Runs in the Family

One of the great things about growing up in a family of five is getting to experience different kinds of bonds with every single member. If I want to share a baseball-sized beef steak with someone I know will enjoy it as much as me, I call my dad. If I want validation that Anastasia was, in fact, the best princess movie of the 1990s despite what BuzzFeed says, I call my sister. If my lenses are smudged and I left my glasses cleaner in the car, I call my niece.


If I realize a 5K road race is taking place during the same 42 hour period that I’m planning on being home in Baltimore, I call my mother, and if I’m invited to an 80s themed dance party, I call my brother.

Today, I got to do two of those things at once. No, I didn’t ingest a quarter cow with my father and sister while watching Hank Azaria voice the best darn sidekick bat villain an animated movie has ever seen; I ran an 80s themed 5K with my mother and brother.


The race was the Junior League of Baltimore’s Flaskback 5K, and I stumbled across it in a news digest email from lovely Maryland running store Charm City Run. Advertised as a small-scale 80s and 90s themed race on a paved, college campus loop less than two miles from my childhood home, I knew I couldn’t pass it up during my brief visit south of the Mason-Dixon Line. Luckily, my mother and brother felt the same way.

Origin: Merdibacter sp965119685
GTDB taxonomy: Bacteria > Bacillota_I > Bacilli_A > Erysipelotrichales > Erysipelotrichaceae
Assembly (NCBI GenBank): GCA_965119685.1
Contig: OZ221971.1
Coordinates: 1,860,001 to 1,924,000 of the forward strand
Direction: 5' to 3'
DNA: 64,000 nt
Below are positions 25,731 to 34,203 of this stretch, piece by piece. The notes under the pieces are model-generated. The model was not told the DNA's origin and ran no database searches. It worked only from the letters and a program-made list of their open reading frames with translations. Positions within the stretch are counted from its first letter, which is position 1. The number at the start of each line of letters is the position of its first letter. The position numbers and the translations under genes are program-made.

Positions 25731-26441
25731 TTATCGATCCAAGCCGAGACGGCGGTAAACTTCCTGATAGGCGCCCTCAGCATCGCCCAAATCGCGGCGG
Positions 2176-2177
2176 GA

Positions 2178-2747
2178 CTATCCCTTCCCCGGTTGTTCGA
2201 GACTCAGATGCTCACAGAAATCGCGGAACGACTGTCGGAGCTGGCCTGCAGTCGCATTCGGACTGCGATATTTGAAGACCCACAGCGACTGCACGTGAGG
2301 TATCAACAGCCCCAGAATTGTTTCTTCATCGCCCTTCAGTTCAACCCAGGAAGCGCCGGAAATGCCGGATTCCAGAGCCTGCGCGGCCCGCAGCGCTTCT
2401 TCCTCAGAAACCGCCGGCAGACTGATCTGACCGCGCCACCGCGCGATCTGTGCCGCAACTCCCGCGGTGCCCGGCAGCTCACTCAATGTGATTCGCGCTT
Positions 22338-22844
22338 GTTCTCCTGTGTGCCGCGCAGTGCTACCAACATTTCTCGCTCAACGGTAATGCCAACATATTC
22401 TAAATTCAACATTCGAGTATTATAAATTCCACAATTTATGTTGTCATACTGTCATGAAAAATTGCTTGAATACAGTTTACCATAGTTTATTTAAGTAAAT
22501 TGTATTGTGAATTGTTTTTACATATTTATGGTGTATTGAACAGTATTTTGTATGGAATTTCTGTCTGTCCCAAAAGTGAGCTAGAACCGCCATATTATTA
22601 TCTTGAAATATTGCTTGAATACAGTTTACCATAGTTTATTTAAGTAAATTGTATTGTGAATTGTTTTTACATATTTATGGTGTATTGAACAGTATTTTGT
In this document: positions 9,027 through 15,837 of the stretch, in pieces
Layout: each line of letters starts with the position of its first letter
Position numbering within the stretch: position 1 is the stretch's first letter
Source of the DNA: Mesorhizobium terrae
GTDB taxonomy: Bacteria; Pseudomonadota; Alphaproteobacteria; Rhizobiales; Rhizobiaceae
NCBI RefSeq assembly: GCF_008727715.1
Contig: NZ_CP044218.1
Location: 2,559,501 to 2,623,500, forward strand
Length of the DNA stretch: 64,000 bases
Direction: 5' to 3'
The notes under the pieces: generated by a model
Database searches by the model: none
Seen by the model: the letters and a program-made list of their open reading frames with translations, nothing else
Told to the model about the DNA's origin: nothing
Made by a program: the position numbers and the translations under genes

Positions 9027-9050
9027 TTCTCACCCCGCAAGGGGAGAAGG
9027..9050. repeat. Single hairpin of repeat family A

Undeterred by the foot of snow on the ground or the cruelty of spring daylight savings time, we donned our best neon heat gear this morning and made our way to Goucher College for the 9 am (ahem, 8 am) start time. Within minutes, all 92 (!) registered runners were lined up at the starting line, and with a blast of the airhorn, we were off.

And it was glorious. Just as I’d hoped when I’d shelled out the registration fee, the course was wide and paved, the temperature was just the right level of crisp, and the crowd of runners was so thin I didn’t have to weave once. In November, I’ll be crossing the Verrazano Bridge with nearly 50,000 of my closest friends. Today, I crossed the finish line 11th.

And my family wasn’t far behind. Although my mom had just run 7 miles the previous day for half marathon training and my brother was racing in combat boots and a weighted backpack like the Marine he is, they came bolting across the finish line just minutes after me, barely breaking a sweat. We got our water bottles, got our bananas, and then make a beeline for Starbucks because, you know, priorities.

We then looped back for the awards ceremony, hoping that in a field of less than 100 runners at least one of us might have a chance of placing. And what do you know?

We ALL placed second in our respective age groups! I guess that’s something else we have in common.


That, and not believing something is really metal until we bite it.


How do you mix family time with workouts?


One thought on “Runs in the Family

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